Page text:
- Countless adults in Northern Uganda and Southern Sudan slaughtered by the LRA with the assistance of the National Islamic Front Government of Sudan.
- Tens of thousands of others having to make their own protection by becoming night commuters.
- As many as 90 percent of the Acholi displaced from their homes to the misery and squalor of internment in IDP camps.
And it is even more humbling to see the response of people today to the conflict in Northern Uganda, particularly among young people in this country. There has been a deep, seemingly incomprehensible stirring in the hearts of those who hear what is happening to the people of Northern Uganda. And that stirring in the hearts has translated into action—among children and high school students who are raising awareness and raising dollars to provide for former child soldiers and night commuters; among young men and women who leave any other ambitions and dedicate their lives for the foreseeable future to bringing peace and justice; and among others, politicians and policymakers, and those who pressure them, to do such things as bring high-level U.S. involvement into the peace talks between the Government of Uganda and the LRA. Some of these people are with us today, and I am deeply grateful to them.
Here’s the difference between Uganda’s historic encounters with evil and Uganda’s encounter today with the evil of Joseph Kony and the LRA. There are those from our country, and from elsewhere, who are fighting alongside the Acholi for peace and justice. The historical triumphs in Uganda have been triumphs of the human soul over evil, but today, not only are the people of Northern Uganda, like Grace, personally able to triumph over evil—but you have the opportunity to triumph with her!
Imagine if the filmmakers of Invisible Children had been around during the time of Idi Amin. Instead of watching The Last King of Scotland, we might be watching a movie about the downfall of Idi Amin, caused by the grassroots mobilization of American kids in the 1970s, led by bell-bottomed and sideburn-wearing versions of Resolve Uganda’s Michael Poffenberger and Enough!’s John Prendergast.
I know I’m being a bit fanciful here, but this is my point. Something extraordinary is happening because the work of these advocates for Northern Uganda. Something that will not only bring healing and restoration to the people of Northern Uganda, but to the advocates’ own souls.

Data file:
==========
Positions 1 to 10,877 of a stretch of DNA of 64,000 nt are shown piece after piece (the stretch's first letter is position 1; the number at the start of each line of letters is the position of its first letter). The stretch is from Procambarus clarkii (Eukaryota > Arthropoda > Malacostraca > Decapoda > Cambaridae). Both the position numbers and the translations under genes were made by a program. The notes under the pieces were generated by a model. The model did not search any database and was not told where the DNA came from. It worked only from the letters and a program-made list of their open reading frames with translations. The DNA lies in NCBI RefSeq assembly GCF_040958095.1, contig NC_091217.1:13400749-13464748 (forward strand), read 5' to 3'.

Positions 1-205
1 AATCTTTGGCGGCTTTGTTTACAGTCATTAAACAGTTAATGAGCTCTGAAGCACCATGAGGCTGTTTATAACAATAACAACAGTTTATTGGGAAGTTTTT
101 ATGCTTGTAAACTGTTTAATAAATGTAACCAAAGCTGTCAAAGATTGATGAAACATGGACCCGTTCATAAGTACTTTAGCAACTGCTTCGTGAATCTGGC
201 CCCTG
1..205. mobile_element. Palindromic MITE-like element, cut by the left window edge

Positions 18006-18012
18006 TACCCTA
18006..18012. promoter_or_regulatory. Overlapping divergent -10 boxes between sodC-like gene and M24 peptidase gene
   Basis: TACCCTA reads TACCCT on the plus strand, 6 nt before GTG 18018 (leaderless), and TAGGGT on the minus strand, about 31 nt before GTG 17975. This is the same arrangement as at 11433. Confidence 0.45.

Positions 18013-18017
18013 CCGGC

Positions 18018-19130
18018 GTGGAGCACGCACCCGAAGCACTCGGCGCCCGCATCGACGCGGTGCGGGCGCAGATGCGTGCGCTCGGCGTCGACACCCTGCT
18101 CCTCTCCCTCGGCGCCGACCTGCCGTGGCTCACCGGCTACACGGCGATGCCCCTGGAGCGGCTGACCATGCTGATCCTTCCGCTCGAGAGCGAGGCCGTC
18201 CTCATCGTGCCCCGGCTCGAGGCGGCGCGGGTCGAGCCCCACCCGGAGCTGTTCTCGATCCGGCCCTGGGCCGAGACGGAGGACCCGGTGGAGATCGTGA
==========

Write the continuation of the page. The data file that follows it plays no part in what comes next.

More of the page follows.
Join them—like my friend Sarita Hartz, who took the gorgeous photos of the Ugandan child-mothers and their babies in our book, and who has begun her own ministry for those mothers and children called the Zion Project. Join them—like my co-author Grace Akallo, who courageously relives her abduction over and over, to let the world know what is happening to children in Northern Uganda. Join them—like my friends the Lebers, who are missionaries in the Church of Uganda. Join them—like World Vision that provides shelter and counseling for returned child soldiers. Join them—like the members of Congress such as our dear friend Chris Smith, who are bringing legislation on child soldiers. I call these people, and others like them, “the builders of the protection of love” for the children of Northern Uganda.
These builders of the protection of love are defiant in the face of the deception that says, “There is nothing you can do. People are suffering all over the world. Who do you think you are that you could make a difference?” They are defiant in the midst of the seductive torpor of resignation that whispers, “This is just the way it is always going to be.”
They say to the children, “See! We will fight until the winter of Kony is past, until the misery of war is over and gone. We will be beside you until a fruitful harvest is once again reaped from the Acholi earth, until the season of singing takes the place of the mourning and wailing of mothers who have lost their children, and until in the silence of peace you hear the Spirit of God.”